Ice testing of a centrifugally powered pneumatic deicing system for helicopter rotor blades

Jose Palacios, Douglas Wolfe, Matthew Bailey, Joseph Szefi

Research output: Chapter in Book/Report/Conference proceedingConference contribution

2 Scopus citations

Abstract

A novel pneumatic approach to protect helicopter rotor blades from ice accretion is presented in this paper. The system relies on centrifugally generated pressures to deform a 0.508 mm (0.02 in.) thick titanium leading edge cap. The leading edge cap is protected by a 10 pm (390 microinch) thick Ti-Al-N erosion resistant coating. Beneath the titanium leading edge, six (6) pneumatic diaphragms were installed. The diaphragms are normally deflated under vacuum against the surface of the blade, and are inflated when ice accretion thickness reaches a critical value. The deformation of the leading edge introduces transverse shear stresses at the interface of the ice layer that exceed the ice adhesion strength of the material (868 KP a, 126 psi), promoting instantaneous ice debonding. The applied input pressures to the system (+/- 25.5 KPa, 3.7 psi) were representative of the pressures generated centrifugally by a medium size helicopter rotor system. With these pressures, the maximum deformation of the leading edge was quantified to be 5 mm (0.2 in). The aerodynamic performance degradation effects related to the leading edge deformation were quantified during low speed (1 M Re) wind tunnel testing. Results were compared to the aerodynamic performance degradation due to ice accretion. It was measured that the penalties related to the deployment of the pneumatic diaphragms was 35% lower than the aerodynamic drag penalty due to ice accretion. The lower aerodynamic penalty of deploying the proposed deicing concept with respect to that of ice accretion case indicates that the system would not introduce any aerodynamic penalty while removing accreted ice. The system was tested under representative rotor icing conditions and at centrifugal loads that ranged from 110g to 514g. The deicing successfully promoted instantaneous shedding of ice layers ranging from 1.5 mm to 5 mm (0.06 in. to 0.1 in.) in thickness for varying icing conditions within FAR Part 25/29 Appendix C Icing Envelope. Copyright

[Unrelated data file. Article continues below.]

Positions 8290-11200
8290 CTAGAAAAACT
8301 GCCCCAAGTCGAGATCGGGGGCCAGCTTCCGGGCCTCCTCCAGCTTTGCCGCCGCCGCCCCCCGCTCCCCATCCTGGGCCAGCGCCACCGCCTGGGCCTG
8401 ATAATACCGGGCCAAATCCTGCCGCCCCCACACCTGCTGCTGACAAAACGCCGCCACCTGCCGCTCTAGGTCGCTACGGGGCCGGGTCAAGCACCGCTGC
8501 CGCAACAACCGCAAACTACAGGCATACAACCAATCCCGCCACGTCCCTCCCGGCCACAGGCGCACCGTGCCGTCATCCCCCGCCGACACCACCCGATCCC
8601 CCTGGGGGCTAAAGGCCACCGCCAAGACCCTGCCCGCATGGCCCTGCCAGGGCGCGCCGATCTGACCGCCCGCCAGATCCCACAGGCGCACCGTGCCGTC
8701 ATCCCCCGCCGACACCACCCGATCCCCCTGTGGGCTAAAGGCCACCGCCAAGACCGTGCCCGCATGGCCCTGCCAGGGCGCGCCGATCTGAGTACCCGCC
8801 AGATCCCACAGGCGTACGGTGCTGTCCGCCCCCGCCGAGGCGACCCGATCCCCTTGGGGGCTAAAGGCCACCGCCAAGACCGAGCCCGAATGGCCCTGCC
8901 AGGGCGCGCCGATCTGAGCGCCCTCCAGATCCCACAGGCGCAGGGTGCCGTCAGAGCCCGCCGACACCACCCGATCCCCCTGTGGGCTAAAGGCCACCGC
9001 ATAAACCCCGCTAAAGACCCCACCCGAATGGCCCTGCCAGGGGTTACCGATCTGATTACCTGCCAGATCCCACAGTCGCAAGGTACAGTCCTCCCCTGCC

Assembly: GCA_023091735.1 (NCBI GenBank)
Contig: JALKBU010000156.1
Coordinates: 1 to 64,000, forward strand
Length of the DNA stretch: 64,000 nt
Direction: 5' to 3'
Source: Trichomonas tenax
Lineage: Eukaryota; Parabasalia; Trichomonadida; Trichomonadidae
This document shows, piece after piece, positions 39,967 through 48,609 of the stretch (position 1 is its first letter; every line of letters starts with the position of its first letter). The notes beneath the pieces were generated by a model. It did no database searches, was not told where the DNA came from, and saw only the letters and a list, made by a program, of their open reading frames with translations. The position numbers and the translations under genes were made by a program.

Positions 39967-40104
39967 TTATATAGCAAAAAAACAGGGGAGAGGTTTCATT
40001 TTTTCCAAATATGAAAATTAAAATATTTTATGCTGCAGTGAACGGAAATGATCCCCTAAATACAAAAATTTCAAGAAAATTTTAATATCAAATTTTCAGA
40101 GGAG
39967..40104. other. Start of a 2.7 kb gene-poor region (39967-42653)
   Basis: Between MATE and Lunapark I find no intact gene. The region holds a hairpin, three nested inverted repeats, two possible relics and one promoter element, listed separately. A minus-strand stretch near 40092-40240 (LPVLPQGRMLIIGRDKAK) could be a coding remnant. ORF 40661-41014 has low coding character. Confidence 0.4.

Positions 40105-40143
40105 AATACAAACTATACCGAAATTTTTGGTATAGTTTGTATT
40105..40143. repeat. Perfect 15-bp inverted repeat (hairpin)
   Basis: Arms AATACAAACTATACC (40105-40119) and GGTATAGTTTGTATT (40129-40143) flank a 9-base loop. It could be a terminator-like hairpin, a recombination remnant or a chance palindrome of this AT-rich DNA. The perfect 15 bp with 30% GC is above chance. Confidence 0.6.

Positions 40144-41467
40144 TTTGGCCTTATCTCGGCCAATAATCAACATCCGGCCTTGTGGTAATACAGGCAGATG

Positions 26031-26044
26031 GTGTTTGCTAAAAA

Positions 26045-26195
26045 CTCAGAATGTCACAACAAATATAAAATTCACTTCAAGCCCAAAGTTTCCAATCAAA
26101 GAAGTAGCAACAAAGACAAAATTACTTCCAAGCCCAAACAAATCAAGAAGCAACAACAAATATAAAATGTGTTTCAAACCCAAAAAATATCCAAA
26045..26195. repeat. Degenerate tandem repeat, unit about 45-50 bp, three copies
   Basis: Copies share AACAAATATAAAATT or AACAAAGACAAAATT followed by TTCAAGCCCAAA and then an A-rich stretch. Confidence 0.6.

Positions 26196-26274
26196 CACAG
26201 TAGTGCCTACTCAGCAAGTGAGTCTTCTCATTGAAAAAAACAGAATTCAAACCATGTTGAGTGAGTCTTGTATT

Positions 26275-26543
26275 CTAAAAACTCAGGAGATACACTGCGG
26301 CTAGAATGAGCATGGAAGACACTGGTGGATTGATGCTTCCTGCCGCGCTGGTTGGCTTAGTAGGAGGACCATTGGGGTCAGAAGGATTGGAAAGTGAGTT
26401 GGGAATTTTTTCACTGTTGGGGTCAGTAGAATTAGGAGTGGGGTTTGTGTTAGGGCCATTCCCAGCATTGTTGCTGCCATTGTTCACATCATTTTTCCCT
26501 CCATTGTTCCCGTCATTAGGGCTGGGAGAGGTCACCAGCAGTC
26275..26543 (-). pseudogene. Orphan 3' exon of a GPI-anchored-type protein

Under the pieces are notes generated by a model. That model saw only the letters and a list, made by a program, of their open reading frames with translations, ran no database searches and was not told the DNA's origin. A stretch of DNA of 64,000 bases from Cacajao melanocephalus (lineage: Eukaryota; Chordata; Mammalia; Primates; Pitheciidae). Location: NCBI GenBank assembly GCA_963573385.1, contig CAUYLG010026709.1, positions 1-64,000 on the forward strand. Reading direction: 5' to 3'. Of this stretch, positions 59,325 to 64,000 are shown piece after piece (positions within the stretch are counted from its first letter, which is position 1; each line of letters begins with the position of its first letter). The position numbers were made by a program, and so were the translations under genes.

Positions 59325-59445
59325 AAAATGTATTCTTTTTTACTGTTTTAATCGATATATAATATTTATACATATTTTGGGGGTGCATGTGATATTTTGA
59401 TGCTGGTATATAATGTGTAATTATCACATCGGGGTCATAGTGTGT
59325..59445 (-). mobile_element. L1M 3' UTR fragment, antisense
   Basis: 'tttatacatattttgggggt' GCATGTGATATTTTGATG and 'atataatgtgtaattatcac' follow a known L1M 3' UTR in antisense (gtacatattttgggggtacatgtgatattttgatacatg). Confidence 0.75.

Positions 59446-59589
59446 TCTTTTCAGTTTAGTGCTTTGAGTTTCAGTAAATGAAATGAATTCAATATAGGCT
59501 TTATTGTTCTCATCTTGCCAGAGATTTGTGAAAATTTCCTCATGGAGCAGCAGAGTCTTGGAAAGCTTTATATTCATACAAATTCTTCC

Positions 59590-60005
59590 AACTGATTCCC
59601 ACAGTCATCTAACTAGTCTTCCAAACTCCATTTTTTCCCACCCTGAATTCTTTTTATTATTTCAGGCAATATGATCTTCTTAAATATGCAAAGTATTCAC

Original languageEnglish (US)
Title of host publication70th American Helicopter Society International Annual Forum 2014
PublisherAmerican Helicopter Society
Pages893-908
Number of pages16
ISBN (Print)9781632666918
StatePublished - 2014
Event70th American Helicopter Society International Annual Forum 2014 - Montreal, QC, Canada
Duration: May 20 2014May 22 2014

Publication series

NameAnnual Forum Proceedings - AHS International
Volume2
ISSN (Print)1552-2938

Other

Other70th American Helicopter Society International Annual Forum 2014
CountryCanada
CityMontreal, QC
Period5/20/145/22/14

All Science Journal Classification (ASJC) codes

  • Engineering(all)

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